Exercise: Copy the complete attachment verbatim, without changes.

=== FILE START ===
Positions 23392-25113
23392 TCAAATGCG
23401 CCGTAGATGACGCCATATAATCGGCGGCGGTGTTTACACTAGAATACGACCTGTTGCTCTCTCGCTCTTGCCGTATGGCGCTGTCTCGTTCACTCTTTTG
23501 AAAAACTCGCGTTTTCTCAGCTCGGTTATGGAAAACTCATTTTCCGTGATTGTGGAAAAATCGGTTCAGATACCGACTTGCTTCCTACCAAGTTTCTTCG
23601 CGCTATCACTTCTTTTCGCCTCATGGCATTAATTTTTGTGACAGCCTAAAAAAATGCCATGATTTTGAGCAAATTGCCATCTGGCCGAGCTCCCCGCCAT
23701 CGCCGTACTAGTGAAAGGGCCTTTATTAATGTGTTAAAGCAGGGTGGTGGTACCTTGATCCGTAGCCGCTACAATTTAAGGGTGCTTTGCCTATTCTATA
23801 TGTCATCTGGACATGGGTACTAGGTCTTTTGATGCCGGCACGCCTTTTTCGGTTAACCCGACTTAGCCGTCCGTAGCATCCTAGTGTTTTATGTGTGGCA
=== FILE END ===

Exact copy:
Positions 23392-25113
23392 TCAAATGCG
23401 CCGTAGATGACGCCATATAATCGGCGGCGGTGTTTACACTAGAATACGACCTGTTGCTCTCTCGCTCTTGCCGTATGGCGCTGTCTCGTTCACTCTTTTG
23501 AAAAACTCGCGTTTTCTCAGCTCGGTTATGGAAAACTCATTTTCCGTGATTGTGGAAAAATCGGTTCAGATACCGACTTGCTTCCTACCAAGTTTCTTCG
23601 CGCTATCACTTCTTTTCGCCTCATGGCATTAATTTTTGTGACAGCCTAAAAAAATGCCATGATTTTGAGCAAATTGCCATCTGGCCGAGCTCCCCGCCAT
23701 CGCCGTACTAGTGAAAGGGCCTTTATTAATGTGTTAAAGCAGGGTGGTGGTACCTTGATCCGTAGCCGCTACAATTTAAGGGTGCTTTGCCTATTCTATA
23801 TGTCATCTGGACATGGGTACTAGGTCTTTTGATGCCGGCACGCCTTTTTCGGTTAACCCGACTTAGCCGTCCGTAGCATCCTAGTGTTTTATGTGTGGCA